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Could the United States have had a better central bank? An historical counterfactual speculation

  • Bordo, Michael D.

This article argues that two alternative hypothetical central bank scenarios could have improved upon the Federal Reserve’s track record with respect to financial stability and possibly overall macroeconomic performance in its first century. The first scenario is to assume that the charter of the Second Bank of the United States had not been revoked by Andrew Jackson in 1836 and the Second Bank survived. The second scenario takes as given that the Second bank did not survive and history evolved as it did , but considers the situation in which the Federal Reserve Act of 1913 was closer to the original plan for a central bank proposed by Paul Warburg in 1910.

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Article provided by Elsevier in its journal Journal of Macroeconomics.

Volume (Year): 34 (2012)
Issue (Month): 3 ()
Pages: 597-607

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Handle: RePEc:eee:jmacro:v:34:y:2012:i:3:p:597-607
Contact details of provider: Web page: http://www.elsevier.com/locate/inca/622617

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  1. Michael D. Bordo, 1981. "The classical gold standard: some lessons for today," Review, Federal Reserve Bank of St. Louis, issue May, pages 2-17.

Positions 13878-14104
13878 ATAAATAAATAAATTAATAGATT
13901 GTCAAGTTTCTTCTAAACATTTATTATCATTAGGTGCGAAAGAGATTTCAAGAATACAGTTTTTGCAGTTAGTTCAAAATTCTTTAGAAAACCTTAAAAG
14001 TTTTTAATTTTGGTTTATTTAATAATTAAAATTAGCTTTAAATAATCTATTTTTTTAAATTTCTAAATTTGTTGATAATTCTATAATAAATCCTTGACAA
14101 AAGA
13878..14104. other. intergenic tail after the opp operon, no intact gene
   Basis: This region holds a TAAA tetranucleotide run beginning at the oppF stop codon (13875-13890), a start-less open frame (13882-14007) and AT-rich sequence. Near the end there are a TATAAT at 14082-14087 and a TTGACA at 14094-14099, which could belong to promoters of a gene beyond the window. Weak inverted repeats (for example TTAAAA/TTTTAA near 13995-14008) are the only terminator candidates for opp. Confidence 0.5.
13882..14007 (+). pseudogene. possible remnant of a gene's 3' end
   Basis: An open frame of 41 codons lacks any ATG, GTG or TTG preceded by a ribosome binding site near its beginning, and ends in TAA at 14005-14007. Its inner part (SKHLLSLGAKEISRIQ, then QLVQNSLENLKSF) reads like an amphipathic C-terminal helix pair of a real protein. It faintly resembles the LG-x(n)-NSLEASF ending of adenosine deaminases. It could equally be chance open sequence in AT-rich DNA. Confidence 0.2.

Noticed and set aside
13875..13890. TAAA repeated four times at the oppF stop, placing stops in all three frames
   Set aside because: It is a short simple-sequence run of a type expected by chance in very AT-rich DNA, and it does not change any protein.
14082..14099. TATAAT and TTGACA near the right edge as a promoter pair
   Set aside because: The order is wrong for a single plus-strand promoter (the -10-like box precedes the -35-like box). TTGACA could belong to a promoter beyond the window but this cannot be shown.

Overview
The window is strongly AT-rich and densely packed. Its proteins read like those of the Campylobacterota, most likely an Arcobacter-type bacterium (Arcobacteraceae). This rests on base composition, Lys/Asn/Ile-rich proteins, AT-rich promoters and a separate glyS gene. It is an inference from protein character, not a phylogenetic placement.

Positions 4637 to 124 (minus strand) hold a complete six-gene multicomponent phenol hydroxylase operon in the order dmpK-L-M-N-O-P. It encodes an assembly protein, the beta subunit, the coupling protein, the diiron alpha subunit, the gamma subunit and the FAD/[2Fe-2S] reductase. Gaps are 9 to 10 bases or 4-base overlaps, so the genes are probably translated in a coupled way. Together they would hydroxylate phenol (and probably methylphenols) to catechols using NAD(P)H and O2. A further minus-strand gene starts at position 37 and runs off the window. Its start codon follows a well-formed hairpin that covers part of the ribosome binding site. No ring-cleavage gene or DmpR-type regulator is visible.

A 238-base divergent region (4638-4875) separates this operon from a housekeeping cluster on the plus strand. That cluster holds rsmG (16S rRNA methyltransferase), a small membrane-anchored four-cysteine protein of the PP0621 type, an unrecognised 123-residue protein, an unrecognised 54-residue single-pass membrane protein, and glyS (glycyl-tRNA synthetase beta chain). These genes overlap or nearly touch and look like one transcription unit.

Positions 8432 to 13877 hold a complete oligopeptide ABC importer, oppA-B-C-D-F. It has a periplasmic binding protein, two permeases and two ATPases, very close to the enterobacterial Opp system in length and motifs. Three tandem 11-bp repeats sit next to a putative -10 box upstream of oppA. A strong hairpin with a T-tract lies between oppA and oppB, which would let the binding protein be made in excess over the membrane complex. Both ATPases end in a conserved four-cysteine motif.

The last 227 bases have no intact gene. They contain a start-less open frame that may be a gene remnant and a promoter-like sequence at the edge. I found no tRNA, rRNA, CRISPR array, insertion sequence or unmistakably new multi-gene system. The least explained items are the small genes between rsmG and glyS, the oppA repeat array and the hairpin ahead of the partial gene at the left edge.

2. Michael D. Bordo & David C. Wheelock, 2011. "The Promise and Performance of the Federal Reserve as Lender of Last Resort 1914-1933," NBER Working Papers 16763, National Bureau of Economic Research, Inc.
  3. Eichengreen, Barry, 1996. "Golden Fetters: The Gold Standard and the Great Depression, 1919-1939," OUP Catalogue, Oxford University Press, number 9780195101133, March.
  4. Michael D. Bordo & Robert Dittmar & William T. Gavin, 2006. "Gold, fiat money and price stability," Working Papers 2003-014, Federal Reserve Bank of St. Louis.
  5. Bordo Michael D. & Kydland Finn E., 1995. "The Gold Standard As a Rule: An Essay in Exploration," Explorations in Economic History, Elsevier, vol. 32(4), pages 423-464, October.
  6. Beyer, Andreas & Gaspar, Vítor & Gerberding, Christina & Issing, Otmar, 2009. "Opting out of the great inflation: German monetary policy after the breakdown of Bretton Woods," Discussion Paper Series 1: Economic Studies 2009,12, Deutsche Bundesbank, Research Centre.
  7. Miron, Jeffrey A, 1986. "Financial Panics, the Seasonality of the Nominal Interest Rate, and theFounding of the Fed," American Economic Review, American Economic Association, vol. 76(1), pages 125-40, March.
  8. Rousseau, Peter L., 2002. "Jacksonian Monetary Policy, Specie Flows, And The Panic Of 1837," The Journal of Economic History, Cambridge University Press, vol. 62(02), pages 457-488, June.
  9. Michael D. Bordo & Joseph G. Haubrich, 2012. "Deep Recessions, Fast Recoveries, and Financial Crises: Evidence from the American Record," NBER Working Papers 18194, National Bureau of Economic Research, Inc.
  10. Douglas A. Irwin, 2010. "Did France Cause the Great Depression?," NBER Working Papers 16350, National Bureau of Economic Research, Inc.
  11. Goodfriend, Marvin, 1988. "Central banking under the gold standard," Carnegie-Rochester Conference Series on Public Policy, Elsevier, vol. 29(1), pages 85-124, January.
  12. Selgin, George & Lastrapes, William D. & White, Lawrence H., 2012. "Has the Fed been a failure?," Journal of Macroeconomics, Elsevier, vol. 34(3), pages 569-596.
  13. Bordo, Michael D & Eichengreen, Barry, 1997. "Implications of the Great Depression for the Development of the International Monetary System," CEPR Discussion Papers 1680, C.E.P.R. Discussion Papers.